Fascinating, though ultimately useless, information
- Subtitle: Letter from Law Law Land
For those of you in other parts of Canada who may not hear (or care) about the comings and goings in Canada’s most westerly destination for lawyers, this month’s column will be a hodgepodge of fascinating, though ultimately useless, information.
Basi and Virk. David Basi and Bobby Virk were two ministerial assistants in the B.C. government charged with corruption-related offences relating to the sale of BC Rail seven (count ’em, seven) years ago. With Watergate on the minds of many journalists and others who’d just as soon see a different political party in power, suggestions were implied of a huge scandal and coverup that went to the highest offices in the province. Basi and Virk denied any criminal activity passionately, but copped a guilty plea partway through the trial that keeps them under house arrest for two years (i.e. no jail time) and levies a $75,000 fine and community service. There’s no conspiracy. There’s no Watergate. Just a couple of hacks who took bribes and peddled influence. Although there isn’t a snowball’s chance in hell they have the money or the assets to pay the $7 million in legal fees they cost the province, everyone’s angry the taxpayers have to pony up for their legals. I understand why there was a plea (everyone did a cost-benefit analysis of the trial), but there’s something bizarre about a system that allows two defendants to rack up (and cost the taxpayer) $7 million in legal fees for a last-minute guilty plea (and community service!) some seven years later. Legal aid could have used that money to help thousands of real, needy people over the past seven years. But instead, that money was spent on two guys with their fingers in the cookie jar who get the equivalent of a parking ticket. I suggest their community service be performed in, say, Bella Coola, outdoors, between November and March. Maybe it’ll be raining.
The weather. Unless you live in Bella Coola, where it’s been raining every day since 1986, at the time of writing, we’re having wonderful summer weather right now in Vancouver, Victoria, and the Okanagan. We must always remind ourselves how wonderful it is to live and practise in B.C. on these warm, sunny October days. Because in a few hours, the first Pineapple Express of the season will push northwest from the Philippines, and rain on everyone’s parade until February (or March), causing flooding, snarled traffic, wet feet, bad tempers, foul moods, the flu, depression, and a host of other ailments common to monsoon season. The good news is the rain will fall as snow in the mountains, and our collective weekends will be dominated by ski reports and driving conditions on the Sea to Sky Highway. It’s a curse, I know.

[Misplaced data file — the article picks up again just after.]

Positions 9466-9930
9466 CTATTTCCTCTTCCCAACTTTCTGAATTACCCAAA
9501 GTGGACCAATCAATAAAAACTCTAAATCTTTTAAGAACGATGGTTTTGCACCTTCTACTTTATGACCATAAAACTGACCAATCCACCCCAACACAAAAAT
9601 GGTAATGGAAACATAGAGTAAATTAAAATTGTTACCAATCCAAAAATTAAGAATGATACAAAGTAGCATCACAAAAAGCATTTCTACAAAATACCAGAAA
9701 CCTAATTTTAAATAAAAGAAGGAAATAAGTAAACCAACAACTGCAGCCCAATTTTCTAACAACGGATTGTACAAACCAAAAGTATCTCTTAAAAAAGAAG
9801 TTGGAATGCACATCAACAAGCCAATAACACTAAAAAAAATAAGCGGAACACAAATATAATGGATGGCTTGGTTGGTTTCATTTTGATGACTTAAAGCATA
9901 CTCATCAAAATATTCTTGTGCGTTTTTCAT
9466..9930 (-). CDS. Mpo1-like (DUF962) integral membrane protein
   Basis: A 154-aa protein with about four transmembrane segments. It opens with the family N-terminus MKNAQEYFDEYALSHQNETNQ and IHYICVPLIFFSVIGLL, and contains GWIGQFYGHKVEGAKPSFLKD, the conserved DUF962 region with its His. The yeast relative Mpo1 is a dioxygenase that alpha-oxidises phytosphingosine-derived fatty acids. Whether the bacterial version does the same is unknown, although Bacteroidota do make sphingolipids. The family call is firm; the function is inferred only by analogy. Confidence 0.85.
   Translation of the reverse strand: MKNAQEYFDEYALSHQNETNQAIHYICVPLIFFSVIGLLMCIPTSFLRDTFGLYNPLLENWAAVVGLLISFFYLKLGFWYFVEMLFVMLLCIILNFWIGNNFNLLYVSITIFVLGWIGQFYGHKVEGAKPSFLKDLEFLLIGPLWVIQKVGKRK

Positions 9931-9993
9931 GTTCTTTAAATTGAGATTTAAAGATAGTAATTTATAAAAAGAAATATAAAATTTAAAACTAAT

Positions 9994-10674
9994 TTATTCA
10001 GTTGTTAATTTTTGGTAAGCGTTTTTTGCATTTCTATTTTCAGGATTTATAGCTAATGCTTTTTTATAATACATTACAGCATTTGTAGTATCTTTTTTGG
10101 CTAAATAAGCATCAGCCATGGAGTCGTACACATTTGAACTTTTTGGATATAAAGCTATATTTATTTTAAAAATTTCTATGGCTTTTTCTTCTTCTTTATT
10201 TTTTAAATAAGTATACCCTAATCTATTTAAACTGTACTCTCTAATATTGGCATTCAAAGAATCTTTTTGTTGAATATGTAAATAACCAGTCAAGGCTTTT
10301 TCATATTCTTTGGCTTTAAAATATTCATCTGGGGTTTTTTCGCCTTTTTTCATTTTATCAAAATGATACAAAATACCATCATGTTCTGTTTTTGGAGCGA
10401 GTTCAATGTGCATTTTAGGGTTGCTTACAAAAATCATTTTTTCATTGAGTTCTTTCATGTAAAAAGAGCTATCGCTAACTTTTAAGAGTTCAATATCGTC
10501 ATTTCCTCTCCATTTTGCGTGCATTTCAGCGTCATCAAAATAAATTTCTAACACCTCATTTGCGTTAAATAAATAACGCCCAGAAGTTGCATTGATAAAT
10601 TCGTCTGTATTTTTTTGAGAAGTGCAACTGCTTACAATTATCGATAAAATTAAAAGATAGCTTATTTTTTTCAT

Go ride a bike. If you thought Vancouver was a ridiculous city to drive in while they were building the Olympics and the Canada Line, try driving here now. We have bike lanes through the city’s busiest corridors. I walk down Dunsmuir Street alongside the bike lanes every day. The bike lanes are very nicely constructed and separated from the car lanes with concrete dividers. From what I can tell, the only things missing . . . are bikes. When I walk down the street, for every 50 cars crawling on Dunsmuir, there are three bikes. Maybe four. And one’s a courier. Ironically, the City of Vancouver has budgeted $25 million for the lanes. But the city is $20 million over budget this year, so it has to cut $20 million from spending. It’s canvassing the public as to what services it should cut. Everything’s on the table — except for the bike lanes.
Life in la la land is not without irony. Oh. And it just started raining.
Tony Wilson is a franchise, licensing, and intellectual property lawyer at Boughton in Vancouver and an adjunct professor at Simon Fraser University. He is a regular business law columnist with The Globe and Mail and other publications. He is also the author of Manage Your Online Reputation, a book written to guide individuals and businesses on how to monitor and protect their personal and corporate reputations on social media. The views expressed are strictly those of Tony Wilson and do not reflect the opinions of the Law Society of British Columbia, CBABC, or their respective members.
Column: Letter from Law Law Land